Virtual healthcare provider Medefer raises £10M to digitise the outpatient journey

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Medefer, the U.K.-based virtual healthcare provider that, in its own words, is “reimagining” the outpatient system, is disclosing £10 million in new funding.

The round was led by private investment firm Nickleby Capital, and will be used to grow the team and invest in technology to “service new contracts, enable new product development and ensure scalable and robust growth”.

Founded in 2013 by NHS consultant Dr Bahman Nedjat-Shokouhi, and launched the following year, Medefer is a CQC regulated healthcare provider that has developed a digital platform that connects GPs, consultants, and patients, with the aim of delivering a more efficient outpatient system.

Described as an “outpatient operating system” coupled with a nationwide network of contracted NHS consultants working remotely, Medefer claims to manage the patient pathway — from referral to triage to investigation, diagnosis and discharge — without the need for unnecessary physical outpatient appointments.

Headline features include cases being reviewed by NHS consultants within 10 hours on average, compared to several weeks using traditional models. For NHS Trusts and CCGs using Medefer, the company claims that outpatient costs are cut by a third, and waiting lists reduced by 70%, in part due to being able to remove duplication in consultations, such as seeing a consultant only to be told that a test or scan is needed first.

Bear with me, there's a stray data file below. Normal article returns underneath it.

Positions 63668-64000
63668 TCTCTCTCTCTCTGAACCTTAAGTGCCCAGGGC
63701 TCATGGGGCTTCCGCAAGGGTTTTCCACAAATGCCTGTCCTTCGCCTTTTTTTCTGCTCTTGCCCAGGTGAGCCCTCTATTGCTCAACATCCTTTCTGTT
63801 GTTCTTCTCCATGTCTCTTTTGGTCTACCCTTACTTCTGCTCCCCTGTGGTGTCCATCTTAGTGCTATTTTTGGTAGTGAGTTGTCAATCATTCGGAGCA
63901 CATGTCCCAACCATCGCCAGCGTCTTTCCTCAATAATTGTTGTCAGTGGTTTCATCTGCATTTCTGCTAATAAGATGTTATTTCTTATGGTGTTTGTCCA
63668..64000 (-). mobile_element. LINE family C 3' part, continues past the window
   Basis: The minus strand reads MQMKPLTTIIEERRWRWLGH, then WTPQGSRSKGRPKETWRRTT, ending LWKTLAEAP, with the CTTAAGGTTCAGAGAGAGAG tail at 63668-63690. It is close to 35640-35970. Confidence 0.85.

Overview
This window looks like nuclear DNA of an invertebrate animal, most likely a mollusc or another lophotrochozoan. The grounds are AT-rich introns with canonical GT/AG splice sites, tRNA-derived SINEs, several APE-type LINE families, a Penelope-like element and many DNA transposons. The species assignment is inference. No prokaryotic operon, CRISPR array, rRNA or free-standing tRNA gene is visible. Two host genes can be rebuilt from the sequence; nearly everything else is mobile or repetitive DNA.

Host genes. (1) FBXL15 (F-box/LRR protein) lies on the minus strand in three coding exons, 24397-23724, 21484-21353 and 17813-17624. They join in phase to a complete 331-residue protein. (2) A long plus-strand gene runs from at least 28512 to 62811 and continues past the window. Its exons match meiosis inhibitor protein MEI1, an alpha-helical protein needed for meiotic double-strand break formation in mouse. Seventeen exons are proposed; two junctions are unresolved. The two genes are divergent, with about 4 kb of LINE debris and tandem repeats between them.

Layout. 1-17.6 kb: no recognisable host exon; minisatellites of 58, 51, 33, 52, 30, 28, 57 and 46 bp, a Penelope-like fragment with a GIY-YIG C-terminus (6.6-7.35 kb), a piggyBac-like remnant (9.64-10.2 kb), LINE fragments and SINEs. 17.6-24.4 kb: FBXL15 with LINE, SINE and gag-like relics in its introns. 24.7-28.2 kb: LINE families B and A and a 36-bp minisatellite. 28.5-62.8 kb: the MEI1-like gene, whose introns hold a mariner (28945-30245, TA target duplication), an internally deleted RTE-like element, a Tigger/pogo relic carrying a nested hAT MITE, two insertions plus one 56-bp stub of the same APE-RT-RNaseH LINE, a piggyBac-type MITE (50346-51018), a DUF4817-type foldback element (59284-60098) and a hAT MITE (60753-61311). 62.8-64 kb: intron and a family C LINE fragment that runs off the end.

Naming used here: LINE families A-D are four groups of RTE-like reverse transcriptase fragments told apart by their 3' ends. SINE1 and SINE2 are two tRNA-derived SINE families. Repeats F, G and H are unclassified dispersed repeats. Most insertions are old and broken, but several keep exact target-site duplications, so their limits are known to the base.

That’s likely an oversimplification, yet anyone who has gone through the outpatient referral journey will know there are often inefficiencies simply due to non-optimal information sharing and an inflexible patient journey.

“The outpatient model has not changed since before the inception of the NHS, and has significant inefficiencies,” says Nedjat-Shokouhi. “With increasing patient numbers, the inefficiencies have resulted in growing waiting lists, and of course this has been significantly worsened by the pandemic”.

This has seen many healthcare providers going ‘digital’ and setting up video consultations instead of face-to-face consultations. However, paradoxically, this can worsen inefficiencies “because some of the patients who have a video consultation will need to be reviewed physically for examination as well, doubling the work”.

To remedy this and create further efficiencies and better patient care, Medefer says it reviewed all of the steps across the patient pathway, and reckons it has come up with a better way of working.

“Our digital platform removes inefficiencies and duplication, resulting in a significantly streamlined and faster pathway,” says Nedjat-Shokouhi. “Furthermore, we enable NHS consultants to work in their own time. This provides additional clinical capacity back into the NHS that would have otherwise not been utilised”.